### A TestNG Listener can register itself with TestNG

The TestNG documentation lists 5 ways of registering a TestNG listener.  Here’s a sixth, that’s sometimes useful:

If your listener is specific to a test suite (it’s not really general purpose) or if you don’t mind dropping the source into each test suite, then relying on the fact that the @Listeners annotation makes the named listener(s) available to the entire suite (not just the one annotated class) you can make your listener itself be a test class!

• Put your listener class in the same place as the rest of the test classes in your suite (or name it in your testng.xml, or whatever).
• Put an @Listeners annotation in front of the class, referring to itself.
• Add a method annotated with @Test inside the listener class.

Now the listener class will be identified as a test class, and it’s @Listener annotation will be respected, and thus it itself will be a listener.

Note that your test method in the listener class can have @Test(enabled=false) (so it doesn’t pollute your results) and it still works!

### WinSvr 2012 R2 hanging due to event 129 from vsmraid: solved (for me)

I’ve been plagued by a problem where after running for 3-4 days (sometimes a longer interval, sometimes shorter) the performance of my Windows Server 2012 R2 system would just tank until rebooted.  The event log (System) would fill with event 129 from driver vsmraid, reading:

Lots of ineffective ideas and proposed solutions are on the web so I’ll point you to what worked for me:  Set AHCI Link Power Management – HIPM/DIPM to “Active”, which disables AHCI link power management.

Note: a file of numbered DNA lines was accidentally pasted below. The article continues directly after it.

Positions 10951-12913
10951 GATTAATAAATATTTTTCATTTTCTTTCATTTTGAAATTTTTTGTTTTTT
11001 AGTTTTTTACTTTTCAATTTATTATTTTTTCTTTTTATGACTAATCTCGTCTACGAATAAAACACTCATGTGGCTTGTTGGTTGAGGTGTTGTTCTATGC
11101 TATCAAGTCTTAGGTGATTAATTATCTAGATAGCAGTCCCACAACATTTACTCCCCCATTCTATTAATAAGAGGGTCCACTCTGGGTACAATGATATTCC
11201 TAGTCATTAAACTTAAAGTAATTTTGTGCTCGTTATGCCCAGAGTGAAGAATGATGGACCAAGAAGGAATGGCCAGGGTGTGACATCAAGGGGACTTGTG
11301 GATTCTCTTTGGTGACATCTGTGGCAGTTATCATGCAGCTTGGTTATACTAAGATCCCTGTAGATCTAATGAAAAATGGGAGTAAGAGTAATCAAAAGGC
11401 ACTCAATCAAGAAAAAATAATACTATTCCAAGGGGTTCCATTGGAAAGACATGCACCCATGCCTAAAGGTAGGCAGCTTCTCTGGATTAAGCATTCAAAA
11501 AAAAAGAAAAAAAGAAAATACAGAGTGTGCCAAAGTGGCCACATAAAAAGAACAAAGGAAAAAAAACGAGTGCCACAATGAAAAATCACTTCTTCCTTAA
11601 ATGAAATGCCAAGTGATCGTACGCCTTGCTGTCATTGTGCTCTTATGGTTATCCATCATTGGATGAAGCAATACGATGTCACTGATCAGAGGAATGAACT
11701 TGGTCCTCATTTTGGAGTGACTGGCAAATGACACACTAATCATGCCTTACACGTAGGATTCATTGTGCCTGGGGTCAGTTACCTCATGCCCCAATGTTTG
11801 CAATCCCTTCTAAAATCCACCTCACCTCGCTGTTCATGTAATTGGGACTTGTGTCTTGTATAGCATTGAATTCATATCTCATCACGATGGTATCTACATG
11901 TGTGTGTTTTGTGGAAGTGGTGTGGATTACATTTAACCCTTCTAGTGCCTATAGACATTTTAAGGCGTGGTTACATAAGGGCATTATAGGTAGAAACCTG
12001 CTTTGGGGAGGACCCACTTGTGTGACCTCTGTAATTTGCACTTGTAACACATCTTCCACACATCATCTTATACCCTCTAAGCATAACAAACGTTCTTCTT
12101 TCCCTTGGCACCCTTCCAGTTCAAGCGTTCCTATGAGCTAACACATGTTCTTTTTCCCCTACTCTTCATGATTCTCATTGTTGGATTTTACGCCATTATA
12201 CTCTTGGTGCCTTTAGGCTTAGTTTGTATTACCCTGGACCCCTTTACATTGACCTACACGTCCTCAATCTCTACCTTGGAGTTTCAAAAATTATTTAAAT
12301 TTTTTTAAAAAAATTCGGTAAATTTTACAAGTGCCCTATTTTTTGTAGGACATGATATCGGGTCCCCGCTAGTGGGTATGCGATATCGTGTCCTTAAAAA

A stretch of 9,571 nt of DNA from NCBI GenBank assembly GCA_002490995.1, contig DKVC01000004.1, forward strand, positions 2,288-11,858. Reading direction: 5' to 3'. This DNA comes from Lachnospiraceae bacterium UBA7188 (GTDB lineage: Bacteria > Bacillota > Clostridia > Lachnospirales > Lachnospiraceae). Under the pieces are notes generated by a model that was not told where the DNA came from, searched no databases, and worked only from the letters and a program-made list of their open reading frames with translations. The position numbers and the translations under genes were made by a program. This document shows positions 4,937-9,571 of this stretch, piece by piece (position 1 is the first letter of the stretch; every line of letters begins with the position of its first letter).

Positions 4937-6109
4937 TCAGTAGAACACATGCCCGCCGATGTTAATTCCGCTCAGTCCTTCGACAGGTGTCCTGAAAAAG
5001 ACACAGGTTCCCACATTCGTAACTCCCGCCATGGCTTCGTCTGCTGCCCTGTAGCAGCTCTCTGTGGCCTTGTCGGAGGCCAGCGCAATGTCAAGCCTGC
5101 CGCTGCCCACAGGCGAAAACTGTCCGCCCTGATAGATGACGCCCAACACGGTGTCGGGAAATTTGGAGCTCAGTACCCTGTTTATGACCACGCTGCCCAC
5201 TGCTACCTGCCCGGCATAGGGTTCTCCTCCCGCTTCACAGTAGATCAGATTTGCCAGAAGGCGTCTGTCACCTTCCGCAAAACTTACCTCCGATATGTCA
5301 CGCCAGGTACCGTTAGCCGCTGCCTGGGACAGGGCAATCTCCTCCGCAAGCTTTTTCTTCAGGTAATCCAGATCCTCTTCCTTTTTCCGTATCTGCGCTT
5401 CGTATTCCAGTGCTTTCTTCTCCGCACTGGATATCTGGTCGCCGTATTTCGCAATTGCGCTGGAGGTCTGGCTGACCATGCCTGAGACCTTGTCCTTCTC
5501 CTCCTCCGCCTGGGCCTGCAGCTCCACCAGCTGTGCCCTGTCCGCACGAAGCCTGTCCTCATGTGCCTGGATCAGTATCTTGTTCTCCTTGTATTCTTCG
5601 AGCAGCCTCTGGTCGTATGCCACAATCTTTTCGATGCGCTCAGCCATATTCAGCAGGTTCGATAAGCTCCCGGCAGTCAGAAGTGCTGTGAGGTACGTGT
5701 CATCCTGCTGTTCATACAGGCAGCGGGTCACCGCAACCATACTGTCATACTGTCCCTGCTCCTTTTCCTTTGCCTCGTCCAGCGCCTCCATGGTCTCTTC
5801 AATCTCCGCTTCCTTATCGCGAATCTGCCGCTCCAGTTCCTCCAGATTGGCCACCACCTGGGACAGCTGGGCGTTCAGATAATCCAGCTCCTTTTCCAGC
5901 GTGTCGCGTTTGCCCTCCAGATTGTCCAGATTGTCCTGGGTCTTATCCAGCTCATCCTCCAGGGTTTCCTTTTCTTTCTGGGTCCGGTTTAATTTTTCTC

The problem is apparently that some devices, e.g., certain SSDs, don’t respond properly (or at all?) to Link Power Management commands yet the Intel RAID drivers (or firmware?) apparently insist on sending them LPM commands.

To solve this you first change the registry so that the Power Settings applet shows AHCI Link Power Management options, then you set the option to “Active” which disables it (it means: let the device/link stay active and don’t try to send link power commands to it).  If that works, you win, if not, more drastic surgery is required: You set the registry to totally disable Link Power Management (aka “LPM”) to all devices.  I needed to do that.

Go to this excellent post by Sebastian Foss and follow steps 1 and 2.  Reboot and await results.  If that doesn’t solve your problem then follow step 3, which did it for me. (I didn’t do step 4.)

Here’s some more information: A question with discussion on TechNet, a tutorial with screenshots on how to enable the AHCI LPM power options in the Power Applet, and a SuperUser (StackExchange) discussion of it.  Also an excellent post from the NT Debugging blog explaining storage timeouts and event 129.  It’s only off in one key point: When he sums up, saying “I have never seen software cause an Event ID 129 error.”  Obviously, this post from 2011 predates this Intel LPM problem.

Hasn’t happened for two weeks now, so I’m declaring success.

P.S., here’s the information from Sebastian Foss’ post (linked above) just in case that post disappears:

I had several system freezes in Windows 10 Technical Preview (build 9926 – but I also had those freezes on earlier builds) on my Macbook Air 2013.
System Event-Log shows a warning for ID 129, storahci, Reset to device, \Device\RaidPort0, was issued.

Seems to be some problem related to the SATA-Controller and the SSD (In my case Apple/Samsung SM0128F)